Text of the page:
Fidelity—A Matter of Priority

Just as the future can be vague in terms of a family’s temporal well-being, so can it be vague in terms of the husband-wife relationship in its eternal aspects. How easy it is to drift into a loss of perspective, where the priority of the man-woman relationship is forgotten.

Elder Spencer W. Kimball wrote that in marriage, “the spouse … becomes pre-eminent in the life of the husband or wife and neither social life nor occupational life nor political life nor any other interest nor person nor thing shall ever take precedence over the companion spouse.” (The Miracle of Forgiveness, Salt Lake City: Bookcraft, 1969, p. 250.)

One interesting thing we did in each class was to indulge in a minute or two of speculation about the future beyond this earth life. First, we agreed that the gospel was not given to prepare us for the telestial or terrestrial kingdoms, but for exaltation in the celestial kingdom. That being true, we tried to predict what that existence would be like.

Curiously, most class members had a mental picture of themselves standing in a place of glory with their wife or husband, surrounded by their little children. But right away we thought we recognized some confusion in our thinking: since the children themselves would be grown and sealed to husbands and wives of their own, how is it possible that in the celestial kingdom they would be gathered around us as tots? Ceasing our speculation at that point, we realized that we didn’t really know much about how things are organized in eternity; but we felt that in terms of the family, the husband-wife relationship must have an extraordinary importance. Family relationships are eternal, but the husband-wife relationship has priority.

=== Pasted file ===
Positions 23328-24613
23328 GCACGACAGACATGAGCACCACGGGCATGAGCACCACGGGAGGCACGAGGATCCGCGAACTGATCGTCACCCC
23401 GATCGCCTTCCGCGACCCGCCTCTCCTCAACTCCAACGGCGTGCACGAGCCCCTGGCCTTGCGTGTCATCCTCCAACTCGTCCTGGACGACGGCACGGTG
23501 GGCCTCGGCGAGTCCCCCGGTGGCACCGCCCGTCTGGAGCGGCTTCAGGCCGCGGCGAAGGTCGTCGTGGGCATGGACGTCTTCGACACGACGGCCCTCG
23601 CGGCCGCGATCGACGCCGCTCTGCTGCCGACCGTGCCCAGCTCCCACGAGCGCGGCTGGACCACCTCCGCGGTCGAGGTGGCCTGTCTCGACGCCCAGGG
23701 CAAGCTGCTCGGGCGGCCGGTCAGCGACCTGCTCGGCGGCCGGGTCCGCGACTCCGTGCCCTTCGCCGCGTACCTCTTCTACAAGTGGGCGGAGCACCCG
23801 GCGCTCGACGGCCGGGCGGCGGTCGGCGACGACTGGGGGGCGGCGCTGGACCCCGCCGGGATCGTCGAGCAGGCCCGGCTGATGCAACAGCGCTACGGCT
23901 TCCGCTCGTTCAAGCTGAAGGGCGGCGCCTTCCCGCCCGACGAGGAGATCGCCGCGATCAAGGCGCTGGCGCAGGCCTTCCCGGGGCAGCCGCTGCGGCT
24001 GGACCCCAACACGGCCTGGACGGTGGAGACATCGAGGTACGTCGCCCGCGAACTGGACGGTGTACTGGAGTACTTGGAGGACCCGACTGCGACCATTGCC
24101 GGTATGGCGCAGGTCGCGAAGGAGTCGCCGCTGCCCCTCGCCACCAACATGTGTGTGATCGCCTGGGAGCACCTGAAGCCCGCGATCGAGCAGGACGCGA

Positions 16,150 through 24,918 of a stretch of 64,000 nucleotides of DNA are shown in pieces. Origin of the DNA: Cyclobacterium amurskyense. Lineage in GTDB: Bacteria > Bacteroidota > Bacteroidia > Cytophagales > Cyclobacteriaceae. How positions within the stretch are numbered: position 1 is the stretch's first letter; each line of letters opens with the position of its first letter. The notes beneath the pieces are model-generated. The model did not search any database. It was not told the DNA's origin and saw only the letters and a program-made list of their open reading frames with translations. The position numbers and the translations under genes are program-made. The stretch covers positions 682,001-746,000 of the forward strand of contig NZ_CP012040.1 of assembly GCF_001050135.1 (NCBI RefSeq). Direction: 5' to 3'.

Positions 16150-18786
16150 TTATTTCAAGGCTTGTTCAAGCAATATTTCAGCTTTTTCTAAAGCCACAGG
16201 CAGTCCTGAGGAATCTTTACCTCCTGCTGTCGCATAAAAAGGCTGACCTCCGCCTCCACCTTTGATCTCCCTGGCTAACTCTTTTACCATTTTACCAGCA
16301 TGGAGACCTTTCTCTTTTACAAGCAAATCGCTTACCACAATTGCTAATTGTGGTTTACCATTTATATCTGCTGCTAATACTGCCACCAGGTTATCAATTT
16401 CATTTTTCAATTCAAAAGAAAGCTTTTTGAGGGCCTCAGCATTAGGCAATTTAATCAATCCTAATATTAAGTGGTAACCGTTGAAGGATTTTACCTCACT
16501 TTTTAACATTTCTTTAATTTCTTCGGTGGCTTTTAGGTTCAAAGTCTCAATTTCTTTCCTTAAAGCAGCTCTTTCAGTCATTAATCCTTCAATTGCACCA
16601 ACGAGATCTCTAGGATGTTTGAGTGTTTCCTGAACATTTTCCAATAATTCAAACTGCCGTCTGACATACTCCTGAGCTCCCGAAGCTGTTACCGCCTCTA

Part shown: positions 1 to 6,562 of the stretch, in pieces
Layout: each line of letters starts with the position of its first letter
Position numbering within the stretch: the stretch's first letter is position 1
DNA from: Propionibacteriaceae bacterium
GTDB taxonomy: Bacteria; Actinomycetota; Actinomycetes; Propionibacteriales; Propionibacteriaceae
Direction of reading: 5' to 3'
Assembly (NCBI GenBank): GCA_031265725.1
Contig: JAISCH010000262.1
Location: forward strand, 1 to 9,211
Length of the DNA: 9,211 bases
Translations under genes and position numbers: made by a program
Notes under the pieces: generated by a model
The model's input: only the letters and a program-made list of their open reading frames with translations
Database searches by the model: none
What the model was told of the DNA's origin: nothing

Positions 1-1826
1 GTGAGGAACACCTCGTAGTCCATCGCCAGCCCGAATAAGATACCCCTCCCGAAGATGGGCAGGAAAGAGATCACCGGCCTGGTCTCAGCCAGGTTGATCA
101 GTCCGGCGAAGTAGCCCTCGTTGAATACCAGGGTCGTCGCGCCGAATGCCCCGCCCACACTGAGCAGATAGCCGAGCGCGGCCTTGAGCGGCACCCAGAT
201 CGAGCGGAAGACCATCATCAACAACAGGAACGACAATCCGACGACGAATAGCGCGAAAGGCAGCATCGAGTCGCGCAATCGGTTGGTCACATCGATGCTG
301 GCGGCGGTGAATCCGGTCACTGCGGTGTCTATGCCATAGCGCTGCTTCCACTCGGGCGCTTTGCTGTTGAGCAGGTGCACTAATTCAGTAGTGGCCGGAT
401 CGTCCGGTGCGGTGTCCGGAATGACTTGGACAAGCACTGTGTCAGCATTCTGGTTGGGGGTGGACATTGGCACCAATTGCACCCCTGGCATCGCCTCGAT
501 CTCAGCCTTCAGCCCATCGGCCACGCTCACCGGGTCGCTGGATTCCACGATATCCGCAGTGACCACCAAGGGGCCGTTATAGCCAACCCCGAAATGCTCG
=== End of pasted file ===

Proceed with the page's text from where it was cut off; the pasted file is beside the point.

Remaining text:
In fact, that relationship has an even higher priority than the parent-child relationship, if those distinctions must be made. In the work just quoted, Elder Kimball said, “We sometimes find women who absorb and hover over the children at the expense of the husband, sometimes even estranging them from him.” (Ibid., pp. 250–51.)

Other times, of course, it’s the husband who falls into the trap of putting his job or some other pursuit ahead of his marital relationship.

One class member had a problem with divided loyalty in the form of sports. He loved all kinds of sports, but his most serious “habit” was golf. For golf he would drop anything at a moment’s notice—leaving his wife alone with the children, cancelling family outings, reneging on dates.

His weakness for golf was often the subject of light-hearted ribbing, and one Sunday someone in class made a typical remark: “Phil loves his wife, his children, and his custom golf clubs—I forget in which order!”

Naturally there were many chuckles all around, and Phil grinned, playing along good-naturedly.